Question
Wed January 09, 2013 By:

how can we know which atom is electropositive or electronegative?

Expert Reply
Fri January 11, 2013

If an atom has 1-3 valence electrons in its outermost shell, then it is easier for the atom to lose it and attain the stable octet configuration of the closest noble gas. For ex: Mg with atomic number = 12 has E.C = 2,8,2 so it has 2 valence electrons and hence can easily lose them to gain the noble gas configuration of Neon (2,8). So, it is electropositive in nature.

If an atom has 5-7 valence electrons in its outermost shell, then it becomes difficult for the atom to lose this number of electrons and it rather gains electrons to attain the stable octet configuration. For ex: Cl with atomic number = 17 has E.C = 2,8,7 so it is easier for Chlorine to gain one electron instead of losing 7 valence electrons. So, it gains one electron to attain the noble gas configuration of Ar (2,8,8).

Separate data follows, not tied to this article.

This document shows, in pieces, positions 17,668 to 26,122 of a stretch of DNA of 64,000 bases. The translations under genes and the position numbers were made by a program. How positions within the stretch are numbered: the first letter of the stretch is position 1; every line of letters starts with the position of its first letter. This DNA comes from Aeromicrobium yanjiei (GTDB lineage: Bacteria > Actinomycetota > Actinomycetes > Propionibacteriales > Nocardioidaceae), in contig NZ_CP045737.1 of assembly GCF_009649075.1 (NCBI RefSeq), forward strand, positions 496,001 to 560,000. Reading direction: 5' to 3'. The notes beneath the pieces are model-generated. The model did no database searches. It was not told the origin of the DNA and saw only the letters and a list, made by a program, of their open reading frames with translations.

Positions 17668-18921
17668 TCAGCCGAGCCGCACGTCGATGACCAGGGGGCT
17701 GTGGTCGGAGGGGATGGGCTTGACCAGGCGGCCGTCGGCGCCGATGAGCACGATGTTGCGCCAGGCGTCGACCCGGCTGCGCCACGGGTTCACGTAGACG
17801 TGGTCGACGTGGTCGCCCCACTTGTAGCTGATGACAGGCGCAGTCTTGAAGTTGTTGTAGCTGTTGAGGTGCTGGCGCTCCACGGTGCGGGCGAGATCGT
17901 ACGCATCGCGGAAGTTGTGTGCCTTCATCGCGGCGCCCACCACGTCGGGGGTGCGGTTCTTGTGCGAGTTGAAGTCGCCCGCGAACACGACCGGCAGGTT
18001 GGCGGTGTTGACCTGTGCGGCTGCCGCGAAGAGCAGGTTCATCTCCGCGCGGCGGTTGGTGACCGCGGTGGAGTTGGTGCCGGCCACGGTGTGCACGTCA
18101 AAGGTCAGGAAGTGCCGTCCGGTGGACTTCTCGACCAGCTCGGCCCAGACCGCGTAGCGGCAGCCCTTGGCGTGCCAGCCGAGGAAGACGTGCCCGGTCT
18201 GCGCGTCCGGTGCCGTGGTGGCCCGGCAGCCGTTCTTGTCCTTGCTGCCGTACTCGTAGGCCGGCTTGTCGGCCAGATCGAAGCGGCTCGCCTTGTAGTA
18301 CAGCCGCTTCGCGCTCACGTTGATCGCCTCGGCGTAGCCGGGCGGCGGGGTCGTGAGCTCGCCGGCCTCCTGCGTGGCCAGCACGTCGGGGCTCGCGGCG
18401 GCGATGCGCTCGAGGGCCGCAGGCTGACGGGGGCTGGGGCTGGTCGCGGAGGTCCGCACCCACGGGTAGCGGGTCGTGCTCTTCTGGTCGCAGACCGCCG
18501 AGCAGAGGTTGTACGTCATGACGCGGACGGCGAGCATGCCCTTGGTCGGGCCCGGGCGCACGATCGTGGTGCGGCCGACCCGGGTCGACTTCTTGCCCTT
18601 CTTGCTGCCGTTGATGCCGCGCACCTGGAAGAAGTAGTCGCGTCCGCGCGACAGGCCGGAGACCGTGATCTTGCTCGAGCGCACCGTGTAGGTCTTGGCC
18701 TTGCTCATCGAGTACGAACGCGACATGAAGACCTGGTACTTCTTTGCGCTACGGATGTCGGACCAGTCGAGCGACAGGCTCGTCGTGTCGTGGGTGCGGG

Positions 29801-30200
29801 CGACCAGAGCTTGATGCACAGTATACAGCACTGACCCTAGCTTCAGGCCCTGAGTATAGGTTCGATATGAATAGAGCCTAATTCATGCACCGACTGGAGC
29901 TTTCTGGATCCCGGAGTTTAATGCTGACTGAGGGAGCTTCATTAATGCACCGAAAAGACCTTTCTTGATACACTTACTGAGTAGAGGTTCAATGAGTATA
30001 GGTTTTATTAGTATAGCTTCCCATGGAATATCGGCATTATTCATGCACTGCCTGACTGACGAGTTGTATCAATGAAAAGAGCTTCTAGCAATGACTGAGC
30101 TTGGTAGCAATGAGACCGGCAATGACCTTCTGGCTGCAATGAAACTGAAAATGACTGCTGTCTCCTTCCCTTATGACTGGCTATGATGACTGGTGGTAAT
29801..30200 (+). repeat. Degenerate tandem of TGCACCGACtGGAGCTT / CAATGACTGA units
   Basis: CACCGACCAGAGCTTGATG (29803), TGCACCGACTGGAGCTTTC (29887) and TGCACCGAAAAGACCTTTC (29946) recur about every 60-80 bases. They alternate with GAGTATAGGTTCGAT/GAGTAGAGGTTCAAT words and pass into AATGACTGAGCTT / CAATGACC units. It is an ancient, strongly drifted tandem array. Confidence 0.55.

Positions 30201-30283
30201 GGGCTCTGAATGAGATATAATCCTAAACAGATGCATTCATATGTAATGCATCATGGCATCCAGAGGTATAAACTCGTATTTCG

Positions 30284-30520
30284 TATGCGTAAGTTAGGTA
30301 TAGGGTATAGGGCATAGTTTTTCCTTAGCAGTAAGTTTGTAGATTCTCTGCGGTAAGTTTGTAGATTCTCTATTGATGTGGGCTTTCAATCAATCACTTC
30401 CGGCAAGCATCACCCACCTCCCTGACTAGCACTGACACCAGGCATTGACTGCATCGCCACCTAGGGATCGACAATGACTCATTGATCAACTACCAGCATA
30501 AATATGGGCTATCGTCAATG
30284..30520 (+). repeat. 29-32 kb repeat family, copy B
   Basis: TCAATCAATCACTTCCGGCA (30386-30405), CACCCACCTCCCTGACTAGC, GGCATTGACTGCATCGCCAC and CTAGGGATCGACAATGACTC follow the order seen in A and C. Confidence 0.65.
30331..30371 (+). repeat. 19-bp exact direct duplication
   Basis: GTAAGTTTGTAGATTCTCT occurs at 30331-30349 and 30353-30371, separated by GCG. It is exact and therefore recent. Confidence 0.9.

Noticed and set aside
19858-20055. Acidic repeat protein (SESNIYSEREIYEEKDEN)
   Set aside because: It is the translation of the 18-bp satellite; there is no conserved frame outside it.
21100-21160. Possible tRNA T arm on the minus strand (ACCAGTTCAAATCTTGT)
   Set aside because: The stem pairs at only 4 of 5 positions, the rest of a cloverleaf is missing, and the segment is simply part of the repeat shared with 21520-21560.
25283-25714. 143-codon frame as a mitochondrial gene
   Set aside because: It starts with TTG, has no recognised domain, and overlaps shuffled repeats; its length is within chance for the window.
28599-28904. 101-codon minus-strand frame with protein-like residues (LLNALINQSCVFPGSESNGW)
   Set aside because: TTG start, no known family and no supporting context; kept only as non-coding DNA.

Electronegativity is a chemical property that describes the tendency of an atom or a functional group to attract electrons (or electron density) towards itself. An atom's electronegativity is affected by both its atomic number and the distance that its valence electrons reside from the charged nucleus. As the effective nuclear charge acting on the valence shell electrons increases across a period, the tendency to lose electrons will decrease. Hence, non-metals tend to form bonds by gaining electrons and are electronegative in nature.

Electropositivity is a measure of an element's ability to donate electrons, and therefore it gives rise to positive ions; the greater the metallic character of an element, the greater the electropositivity. Down the group, the effective nuclear charge experienced by valence electrons is decreasing because the outermost electrons are farther away from the nucleus. Therefore, these can be lost easily. Hence electropositive character increases down a group.

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